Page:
Should Fragrance Have a Catwalk? - Rook Perfumes London | Unique Unisex Fragrance

Should Fragrance Have a Catwalk?

Clothes, handbags, jewellery - they all dominate the world of fashion and adorn models strutting down catwalks all over the world. You flick through a glossy magazine and see the latest designer creations from fashion week, some have mass appeal and some are off the wall but they all have an artist behind them. 

Central Saint Martins year after year shows off its plethora of creative genius - whether or not you like what they make, there has to be respect given to anyone who takes an idea all the way through to creation with even more respect for the bravery to put your ideas out there for criticism. Every one of these creatives has a vision and something to say about themselves or the world around them and they do this through the garments they create. 

As a perfumer, I feel exactly the same. I have an idea, something to say, and I do this through scent. As the world shifts my influences shift. I have a taste, a style, a signature to my scents which all together, in my opinion, make fragrance as much a part of the fashion world as a pair of avant-garde trousers. So why don't we have our place in fashion weeks? Why do the glossies only have a section for hair and make-up and not perfume? Ok - so the obvious answer is in the absence of scratch and sniff - the viewer has to imagine the fragrance - but would that be so bad? Why can't we tell the reader what scent the model was wearing for the shoot and allow that to be a trigger for them to go out there and discover the scent?

The technology exists to scent spaces. Theatres are using it increasingly as a way to immerse audience members further in to the performance. Let's start scenting runways and giving our perfumers a stage for their creations. The traditional perfumery schools seem to create perfumers with phenomenal technical knowhow who often end up working for the likes of Unilever to scent the latest baby moisturiser. What we don't seem to see are enough new perfumers surfacing with their own individual take on fragrance. We don't have enough representation in the world of "master perfumers" with most of the well respected names, perhaps, just perhaps, not being representative of enough of the customer. I believe that this is part of the reason the world of fragrance has become stifled with "me-too" scents and a lack of bravery and originality. The kind of bravery and originality we see in the world of fashion needs to be transposed to the world of fragrance or the only scents that will see the light of day are the ones with the biggest marketing budgets behind them.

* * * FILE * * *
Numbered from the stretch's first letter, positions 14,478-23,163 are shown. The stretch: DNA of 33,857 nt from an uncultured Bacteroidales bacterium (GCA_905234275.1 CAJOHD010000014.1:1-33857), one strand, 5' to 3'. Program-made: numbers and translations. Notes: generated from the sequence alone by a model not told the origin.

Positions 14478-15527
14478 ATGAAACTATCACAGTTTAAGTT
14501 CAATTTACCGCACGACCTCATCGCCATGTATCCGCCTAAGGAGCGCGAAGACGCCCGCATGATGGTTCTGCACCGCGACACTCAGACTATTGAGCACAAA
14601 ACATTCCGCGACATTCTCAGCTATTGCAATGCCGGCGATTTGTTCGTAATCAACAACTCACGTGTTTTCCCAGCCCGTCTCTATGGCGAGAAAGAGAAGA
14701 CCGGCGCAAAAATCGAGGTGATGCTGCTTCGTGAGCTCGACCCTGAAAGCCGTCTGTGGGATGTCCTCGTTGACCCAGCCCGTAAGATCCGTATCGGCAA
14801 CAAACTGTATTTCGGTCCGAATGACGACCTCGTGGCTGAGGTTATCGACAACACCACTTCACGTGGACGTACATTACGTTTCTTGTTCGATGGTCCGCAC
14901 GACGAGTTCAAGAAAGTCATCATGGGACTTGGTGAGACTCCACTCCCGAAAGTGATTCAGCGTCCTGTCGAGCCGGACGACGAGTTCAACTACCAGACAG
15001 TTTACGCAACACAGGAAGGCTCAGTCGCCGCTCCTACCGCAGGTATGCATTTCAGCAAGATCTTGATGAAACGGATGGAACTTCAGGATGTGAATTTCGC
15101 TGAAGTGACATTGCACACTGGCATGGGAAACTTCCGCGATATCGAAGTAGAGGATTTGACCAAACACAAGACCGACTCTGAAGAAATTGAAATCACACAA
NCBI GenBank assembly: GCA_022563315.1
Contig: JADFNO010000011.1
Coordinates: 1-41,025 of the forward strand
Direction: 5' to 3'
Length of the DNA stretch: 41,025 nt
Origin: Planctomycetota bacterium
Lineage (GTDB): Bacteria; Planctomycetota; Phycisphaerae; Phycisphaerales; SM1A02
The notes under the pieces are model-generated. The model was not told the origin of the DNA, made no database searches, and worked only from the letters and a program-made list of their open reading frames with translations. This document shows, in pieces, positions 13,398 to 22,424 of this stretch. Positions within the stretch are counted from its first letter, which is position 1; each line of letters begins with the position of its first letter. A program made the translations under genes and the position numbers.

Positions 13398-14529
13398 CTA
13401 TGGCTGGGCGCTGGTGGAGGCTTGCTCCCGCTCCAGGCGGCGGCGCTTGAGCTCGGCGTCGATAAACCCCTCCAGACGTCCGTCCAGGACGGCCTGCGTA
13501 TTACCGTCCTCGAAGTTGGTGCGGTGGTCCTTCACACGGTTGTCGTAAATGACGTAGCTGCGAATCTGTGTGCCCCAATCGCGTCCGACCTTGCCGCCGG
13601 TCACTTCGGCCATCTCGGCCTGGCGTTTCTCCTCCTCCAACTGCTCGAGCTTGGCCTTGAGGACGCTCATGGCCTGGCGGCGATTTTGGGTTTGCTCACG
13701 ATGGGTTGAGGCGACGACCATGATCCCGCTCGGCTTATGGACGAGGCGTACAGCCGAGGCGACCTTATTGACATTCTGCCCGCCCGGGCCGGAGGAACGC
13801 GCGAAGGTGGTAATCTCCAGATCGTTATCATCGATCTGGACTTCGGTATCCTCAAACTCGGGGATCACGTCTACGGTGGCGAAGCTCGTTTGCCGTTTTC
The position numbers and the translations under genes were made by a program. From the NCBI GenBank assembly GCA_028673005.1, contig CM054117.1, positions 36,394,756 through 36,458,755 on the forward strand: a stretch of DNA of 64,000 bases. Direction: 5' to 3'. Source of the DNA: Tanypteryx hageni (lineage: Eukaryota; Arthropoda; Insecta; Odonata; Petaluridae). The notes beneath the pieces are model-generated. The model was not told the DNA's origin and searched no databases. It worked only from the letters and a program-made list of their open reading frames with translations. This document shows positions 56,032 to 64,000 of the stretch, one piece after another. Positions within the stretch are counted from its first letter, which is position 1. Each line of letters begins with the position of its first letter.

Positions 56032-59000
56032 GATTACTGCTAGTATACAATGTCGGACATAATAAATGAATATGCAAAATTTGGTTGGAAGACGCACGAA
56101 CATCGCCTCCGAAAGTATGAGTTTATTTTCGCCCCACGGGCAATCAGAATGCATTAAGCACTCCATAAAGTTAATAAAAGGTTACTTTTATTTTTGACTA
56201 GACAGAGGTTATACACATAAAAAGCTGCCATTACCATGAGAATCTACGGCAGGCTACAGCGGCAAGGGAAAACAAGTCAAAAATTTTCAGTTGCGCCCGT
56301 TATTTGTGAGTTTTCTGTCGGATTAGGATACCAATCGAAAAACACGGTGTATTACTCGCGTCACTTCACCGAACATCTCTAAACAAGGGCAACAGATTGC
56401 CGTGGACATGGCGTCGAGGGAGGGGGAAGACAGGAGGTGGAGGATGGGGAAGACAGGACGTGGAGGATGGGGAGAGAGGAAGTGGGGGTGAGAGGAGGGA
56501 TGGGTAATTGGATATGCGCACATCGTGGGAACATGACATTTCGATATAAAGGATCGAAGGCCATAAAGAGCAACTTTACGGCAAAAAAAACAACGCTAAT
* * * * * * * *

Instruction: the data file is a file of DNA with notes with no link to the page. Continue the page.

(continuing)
How can we bring the world of niche fragrance forward? Well, hopefully an executive from London Fashion Week is reading this. If not, I would encourage you to seek out the small, niche brands wherever you are in the world. Champion the brave independent perfumers who don't have Johnny Depp available to their marketing efforts, and start to see fragrance as not just a cosmetic, but an art.